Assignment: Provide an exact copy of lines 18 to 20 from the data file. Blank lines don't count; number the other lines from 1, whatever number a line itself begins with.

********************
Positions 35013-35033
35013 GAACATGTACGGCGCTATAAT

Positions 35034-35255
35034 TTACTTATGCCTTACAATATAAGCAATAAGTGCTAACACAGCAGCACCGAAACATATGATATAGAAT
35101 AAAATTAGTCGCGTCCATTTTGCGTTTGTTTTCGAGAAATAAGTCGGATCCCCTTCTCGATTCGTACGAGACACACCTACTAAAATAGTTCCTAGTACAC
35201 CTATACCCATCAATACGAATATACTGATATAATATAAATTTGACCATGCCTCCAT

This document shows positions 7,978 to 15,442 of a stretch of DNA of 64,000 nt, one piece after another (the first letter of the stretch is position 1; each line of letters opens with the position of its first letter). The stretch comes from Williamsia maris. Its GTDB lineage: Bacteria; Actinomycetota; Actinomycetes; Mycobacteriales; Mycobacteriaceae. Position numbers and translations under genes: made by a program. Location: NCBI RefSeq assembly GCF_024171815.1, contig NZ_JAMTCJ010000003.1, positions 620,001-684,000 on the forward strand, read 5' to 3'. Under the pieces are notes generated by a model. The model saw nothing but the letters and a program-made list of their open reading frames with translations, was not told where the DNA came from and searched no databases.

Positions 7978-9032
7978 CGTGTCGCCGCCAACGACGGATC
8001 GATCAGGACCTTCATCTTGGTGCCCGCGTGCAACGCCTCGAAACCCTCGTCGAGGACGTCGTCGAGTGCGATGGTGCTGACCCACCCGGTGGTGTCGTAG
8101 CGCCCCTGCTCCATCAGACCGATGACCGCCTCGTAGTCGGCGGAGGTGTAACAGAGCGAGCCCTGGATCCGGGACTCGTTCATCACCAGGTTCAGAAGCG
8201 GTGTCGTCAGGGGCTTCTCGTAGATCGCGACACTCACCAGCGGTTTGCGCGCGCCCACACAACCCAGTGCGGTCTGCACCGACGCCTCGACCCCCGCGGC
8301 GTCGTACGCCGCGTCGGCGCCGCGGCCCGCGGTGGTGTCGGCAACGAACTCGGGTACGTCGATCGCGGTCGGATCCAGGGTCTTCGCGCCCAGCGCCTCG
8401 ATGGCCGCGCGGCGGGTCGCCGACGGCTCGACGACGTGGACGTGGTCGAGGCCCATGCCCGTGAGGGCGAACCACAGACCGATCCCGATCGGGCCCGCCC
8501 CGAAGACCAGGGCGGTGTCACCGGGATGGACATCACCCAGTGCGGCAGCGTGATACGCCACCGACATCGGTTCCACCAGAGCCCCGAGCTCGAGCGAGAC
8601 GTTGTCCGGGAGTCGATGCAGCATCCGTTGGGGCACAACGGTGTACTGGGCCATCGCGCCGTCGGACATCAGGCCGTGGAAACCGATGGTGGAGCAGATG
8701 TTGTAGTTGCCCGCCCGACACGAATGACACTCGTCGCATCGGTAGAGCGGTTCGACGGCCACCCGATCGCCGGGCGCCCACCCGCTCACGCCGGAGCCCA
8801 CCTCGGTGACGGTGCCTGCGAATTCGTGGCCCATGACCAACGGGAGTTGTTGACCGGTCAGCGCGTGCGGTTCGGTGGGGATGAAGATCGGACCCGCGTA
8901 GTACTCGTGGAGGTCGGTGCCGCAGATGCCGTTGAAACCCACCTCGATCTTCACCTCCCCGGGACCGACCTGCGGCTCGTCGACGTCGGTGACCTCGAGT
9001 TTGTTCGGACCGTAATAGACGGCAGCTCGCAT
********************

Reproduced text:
8801 CCTCGGTGACGGTGCCTGCGAATTCGTGGCCCATGACCAACGGGAGTTGTTGACCGGTCAGCGCGTGCGGTTCGGTGGGGATGAAGATCGGACCCGCGTA
8901 GTACTCGTGGAGGTCGGTGCCGCAGATGCCGTTGAAACCCACCTCGATCTTCACCTCCCCGGGACCGACCTGCGGCTCGTCGACGTCGGTGACCTCGAGT
9001 TTGTTCGGACCGTAATAGACGGCAGCTCGCAT